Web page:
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I created linked list of my structure, but for some reason every time I add another link it changes head address, but I want y head address be first entry. this is my code:

struct checkPoints *tgh = NULL;
struct checkPoints **linkedlist = &tgh;
struct checkPoints *cp = malloc(sizeof (struct checkPoints));
chPo = fopen(fileName, mode);
if (chPo == NULL) {
    printf("Can't find the files.");
    exit(1);
} else {
    for (i = 0; i < lines; i++) {

        fscanf(chPo, "%c %d %d %d:%d\n", &cp->dropOut, &cp->currentPoint, &cp->competitor, &cp->hour, &cp->minute);
        cp->next = NULL;
        if (*linkedlist == NULL) {
            printf("ONCE");
            *linkedlist = cp;
        } else {
            struct checkPoints *new = *linkedlist;
            while (new->next != NULL) {
                new = new->next;
            }
            new->next = cp;
        }
    }
}

every fscanf occurs it changes head address to next, any ideas?

Head address changes after this line: fscanf(chPo, "%c %d %d %d:%d\n", &cp->dropOut, &cp->currentPoint, &cp->competitor, &cp->hour, &cp->minute);

The structure is this:

struct checkPoints{
char dropOut;
int currentPoint;
int competitor;
int hour;
int minute;
struct checkPoints *next;
};
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Use a debugger, step through line by line, check variables at every step. –  Joachim Pileborg Dec 14 '12 at 8:58
    
I did .. and all it told me that when fscanf(chPo, "%c %d %d %d:%d\n", &cp->dropOut, &cp->currentPoint, &cp->competitor, &cp->hour, &cp->minute); occurs head address changes –  JavaNoob Dec 14 '12 at 8:59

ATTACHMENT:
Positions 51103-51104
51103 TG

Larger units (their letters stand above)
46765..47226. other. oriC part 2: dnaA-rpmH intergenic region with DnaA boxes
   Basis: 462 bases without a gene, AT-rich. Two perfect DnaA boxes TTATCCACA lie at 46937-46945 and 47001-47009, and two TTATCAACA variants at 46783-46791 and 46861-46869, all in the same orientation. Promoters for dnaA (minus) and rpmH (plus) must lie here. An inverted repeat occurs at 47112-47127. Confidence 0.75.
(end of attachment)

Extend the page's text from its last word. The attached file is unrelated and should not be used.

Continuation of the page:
well that tells you you should check out the fscanf in detail.. sounds like it's overwriting memory somewhere, hard to tell without seeing dropout etc –  stijn Dec 14 '12 at 9:01
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4 Answers

up vote 2 down vote accepted

The problem here is that you do not allocate new nodes, you only have one node that you change over and over again. You need to allocate the node inside the loop.

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Thanks! thats it =] –  JavaNoob Dec 14 '12 at 9:06
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I don't see any malloc/calloc to create new nodes, which will get added to the list.

You need to create new nodes, which will get added to the list. Correct position would be just before

    cp->next = NULL;

line

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1  
argh! 30 seconds late :D –  anishsane Dec 14 '12 at 9:03
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In your case you are allocating a single node and over writting the data in the same address.

You need to allocate the memory for new nodes inside the loop.

The following line has to be added in the begining of the loop,

struct checkPoints *cp = malloc(sizeof (struct checkPoints));

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You need to allocate a fresh struct checkPoints for each line you read. It will give you a loop like:

struct checkPoints *linkedlist = NULL;
/* … */
for (i = 0; i < lines; i++) {
    struct checkPoints *cp = malloc(sizeof(struct checkPoints));
    fscanf(chPo, "%c %d %d %d:%d\n", &cp->dropOut, &cp->currentPoint, &cp->competitor, &cp->hour, &cp->minute);
    cp->next = NULL;
    if (linkedlist == NULL) {
        linkedlist = cp;
    } else {
        struct checkPoints *new = linkedlist;
        while (new->next != NULL) {
            new = new->next;
        }
        new->next = cp;
    }
}

Note that this way of proceeding is highly inefficient as it requires scanning your entire list again for each line. You should either keep a pointer to the tail of your list so that you can append without the while loop. A clever alternative is to prepend each line to the front of the list and once you have read the whole file reverse the whole list.

struct checkPoints *cp;
for (i = 0; i < lines; i++) {
    cp = malloc(sizeof(struct checkPoints));
    fscanf(chPo, "%c %d %d %d:%d\n", &cp->dropOut, &cp->currentPoint, &cp->competitor, &cp->hour, &cp->minute);
    cp->next = linkedlist;
    linkedlist = cp;
}
cp = linkedlist;
linkedlist = NULL;
struct checkPoints *next = cp;
while (cp) {
    next = cp->next;
    cp->next = linkedlist;
    cp = next;
}
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